A secret jet aircraft capable of traveling three times the speed of sound is being developed by a group of scientists secretly. On the day of the test flight, one of the scientists dies in ... See full summary »
In a Polish shtetl, two young men who have grown up together betrothe their unborn children, ignoring the advice of a mysterious traveler not to pledge the lives of future generations. Soon... See full summary »
Life on a British bomber base, and the surrounding towns, from the opening days of the Battle of Britain, to the arrival of the Americans, who join in the bomber offensive. The film centres... See full summary »
Scientists and witnesses involved in the creation and testing of the first ever atomic bomb reflect on the Manhattan project and its fascinating leader, J. Robert Oppenheimer, who upon ... See full summary »
Max's neigbour Schultz is breeding chicken, that are always after Max's flower seed, and Schultz bride is his rooster Brigham. Max's daughter loves Schultz's son, so they try to forget ... See full summary »
The Importance of Being Earnest opened at the Lyceum Theater (New York City) on April 22, 1895 and ran for 12 performances and has been revived in New York City eight times since as of 2008. See more »
Ignorance is like a delicate exotic fruit; touch it and the bloom is gone. The whole theory of modern education is radically unsound. Fortunately, in England at any rate, education produces no effect whatsoever.
See more »
Oscar Wilde's language is exquisitely spoken by the English cast that made, what should be considered, the definitive version of the play. The most important thing is the poetry all these actors were able to bring to the film, which reflects a bygone era; it is music to one's ears.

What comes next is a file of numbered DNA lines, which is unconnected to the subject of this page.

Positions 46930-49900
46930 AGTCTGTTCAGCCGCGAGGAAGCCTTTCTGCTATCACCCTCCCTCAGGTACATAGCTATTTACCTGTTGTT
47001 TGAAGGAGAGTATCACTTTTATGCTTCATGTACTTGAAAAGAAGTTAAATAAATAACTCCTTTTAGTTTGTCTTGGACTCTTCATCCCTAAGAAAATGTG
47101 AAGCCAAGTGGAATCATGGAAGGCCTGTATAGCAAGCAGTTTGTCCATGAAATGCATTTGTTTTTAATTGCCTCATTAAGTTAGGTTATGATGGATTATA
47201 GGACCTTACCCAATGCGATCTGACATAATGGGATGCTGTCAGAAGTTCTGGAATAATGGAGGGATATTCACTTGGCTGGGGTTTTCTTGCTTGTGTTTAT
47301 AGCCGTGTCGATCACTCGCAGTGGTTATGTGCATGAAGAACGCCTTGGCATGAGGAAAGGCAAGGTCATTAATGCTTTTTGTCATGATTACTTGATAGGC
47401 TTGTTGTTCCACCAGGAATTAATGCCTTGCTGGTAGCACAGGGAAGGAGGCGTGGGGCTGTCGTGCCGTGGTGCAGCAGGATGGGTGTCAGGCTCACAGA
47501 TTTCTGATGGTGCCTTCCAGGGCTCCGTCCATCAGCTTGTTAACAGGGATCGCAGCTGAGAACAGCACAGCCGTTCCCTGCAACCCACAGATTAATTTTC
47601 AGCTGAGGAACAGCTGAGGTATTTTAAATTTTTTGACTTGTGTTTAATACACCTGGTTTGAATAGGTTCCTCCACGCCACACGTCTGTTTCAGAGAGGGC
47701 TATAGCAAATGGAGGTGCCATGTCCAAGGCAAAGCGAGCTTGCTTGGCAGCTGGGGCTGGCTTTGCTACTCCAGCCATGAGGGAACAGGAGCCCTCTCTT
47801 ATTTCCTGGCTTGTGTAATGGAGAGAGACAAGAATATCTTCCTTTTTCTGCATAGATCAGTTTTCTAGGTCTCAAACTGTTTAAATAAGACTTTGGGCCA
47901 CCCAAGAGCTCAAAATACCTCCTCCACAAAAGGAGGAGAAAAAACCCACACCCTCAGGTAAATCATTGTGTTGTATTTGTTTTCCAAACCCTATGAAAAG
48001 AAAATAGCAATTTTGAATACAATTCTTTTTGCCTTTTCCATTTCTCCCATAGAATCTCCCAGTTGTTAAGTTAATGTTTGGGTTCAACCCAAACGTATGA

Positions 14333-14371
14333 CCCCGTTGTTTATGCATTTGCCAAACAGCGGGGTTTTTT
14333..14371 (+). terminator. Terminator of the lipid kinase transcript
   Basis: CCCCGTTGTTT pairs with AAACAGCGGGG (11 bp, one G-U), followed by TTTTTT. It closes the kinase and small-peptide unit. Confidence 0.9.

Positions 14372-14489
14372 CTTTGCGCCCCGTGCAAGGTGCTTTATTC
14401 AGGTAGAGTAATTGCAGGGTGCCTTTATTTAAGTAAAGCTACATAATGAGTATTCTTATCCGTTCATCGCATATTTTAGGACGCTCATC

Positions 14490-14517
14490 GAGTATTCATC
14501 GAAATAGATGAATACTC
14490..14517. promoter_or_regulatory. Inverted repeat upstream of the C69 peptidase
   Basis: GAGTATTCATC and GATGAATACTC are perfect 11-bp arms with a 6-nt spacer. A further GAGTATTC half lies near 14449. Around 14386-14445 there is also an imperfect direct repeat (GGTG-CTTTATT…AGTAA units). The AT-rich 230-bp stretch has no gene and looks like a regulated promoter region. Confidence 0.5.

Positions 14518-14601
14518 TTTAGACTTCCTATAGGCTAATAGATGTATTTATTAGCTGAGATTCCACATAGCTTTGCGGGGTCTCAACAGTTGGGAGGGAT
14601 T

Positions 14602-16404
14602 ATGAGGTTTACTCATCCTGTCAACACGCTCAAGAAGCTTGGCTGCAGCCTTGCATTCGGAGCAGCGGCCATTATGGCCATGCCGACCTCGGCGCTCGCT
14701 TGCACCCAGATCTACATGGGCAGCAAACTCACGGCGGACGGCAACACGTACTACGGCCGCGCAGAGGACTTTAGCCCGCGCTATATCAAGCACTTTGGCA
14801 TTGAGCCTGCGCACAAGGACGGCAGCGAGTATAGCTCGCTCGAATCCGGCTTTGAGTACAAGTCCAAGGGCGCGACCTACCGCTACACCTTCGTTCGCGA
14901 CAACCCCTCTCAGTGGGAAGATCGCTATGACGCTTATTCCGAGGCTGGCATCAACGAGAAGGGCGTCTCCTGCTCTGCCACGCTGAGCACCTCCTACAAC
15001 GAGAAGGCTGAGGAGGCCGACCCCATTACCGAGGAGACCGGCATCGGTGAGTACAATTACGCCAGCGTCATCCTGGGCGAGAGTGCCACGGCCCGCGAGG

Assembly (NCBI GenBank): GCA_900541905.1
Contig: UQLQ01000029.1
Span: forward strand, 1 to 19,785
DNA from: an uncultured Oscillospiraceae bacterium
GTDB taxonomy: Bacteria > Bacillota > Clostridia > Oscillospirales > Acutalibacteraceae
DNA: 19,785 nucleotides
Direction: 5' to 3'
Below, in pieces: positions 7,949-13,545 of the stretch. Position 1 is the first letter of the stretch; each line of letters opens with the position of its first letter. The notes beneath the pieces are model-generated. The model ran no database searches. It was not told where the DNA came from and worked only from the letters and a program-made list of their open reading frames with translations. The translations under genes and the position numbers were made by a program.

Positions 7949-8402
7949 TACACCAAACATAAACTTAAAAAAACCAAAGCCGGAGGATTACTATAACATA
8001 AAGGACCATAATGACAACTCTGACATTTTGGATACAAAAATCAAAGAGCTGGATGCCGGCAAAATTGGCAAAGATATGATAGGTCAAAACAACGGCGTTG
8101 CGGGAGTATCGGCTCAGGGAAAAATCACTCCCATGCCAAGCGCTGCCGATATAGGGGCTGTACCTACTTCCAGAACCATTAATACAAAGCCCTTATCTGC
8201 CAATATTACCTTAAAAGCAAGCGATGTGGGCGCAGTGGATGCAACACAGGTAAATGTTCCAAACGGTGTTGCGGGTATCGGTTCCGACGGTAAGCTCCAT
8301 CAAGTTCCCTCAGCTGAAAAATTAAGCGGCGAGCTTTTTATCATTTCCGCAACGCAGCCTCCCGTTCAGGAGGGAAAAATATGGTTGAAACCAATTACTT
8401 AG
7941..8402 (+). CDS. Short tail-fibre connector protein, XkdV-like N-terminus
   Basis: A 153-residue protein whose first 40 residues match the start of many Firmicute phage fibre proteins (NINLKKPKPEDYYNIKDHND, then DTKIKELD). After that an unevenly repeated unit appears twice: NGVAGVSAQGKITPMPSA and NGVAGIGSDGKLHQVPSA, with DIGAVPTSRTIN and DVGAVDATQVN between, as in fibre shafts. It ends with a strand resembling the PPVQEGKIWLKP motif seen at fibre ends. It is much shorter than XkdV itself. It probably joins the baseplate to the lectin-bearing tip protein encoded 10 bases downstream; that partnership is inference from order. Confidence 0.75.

Anthony Asquith directed and adapted the play in ways that it never feels it's filmed theater. The director achieves a coup in casting Dame Edith Evans as Lady Bracknell, in one of her best appearances on the screen. Her Augusta is just what one expects a Victorian English lady to be like. Although Ms. Evans is not on screen all the time, she completely dominates the action. Even if one knows Ms. Evans is giving an exaggerated portrait of a society lady, she is delightful to watch as one stays riveted to her movements, facial expressions in making this woman come alive for us.
Michael Redgrave and Michael Denison, two dashing young actors, at the time, are a joy to see. The fastidious Jack, and his friend, Algenon, have excellent opportunities in which to shine. The same goes for the two female leads, Joan Greenwood and Dorothy Tutin, are perfectly cast as Gwendoline and Cecily, the love interests of Jack and Algenon. The redoubtable Margaret Rutherford is seen as Miss Prism, who is the key to solving the mystery in the plot.
"The Importance of Being Earnest" is a classic that was made at the legendary Pinewood studios and it shows the British cinema at its best.
27 of 28 people found this review helpful.
Was this review helpful to you?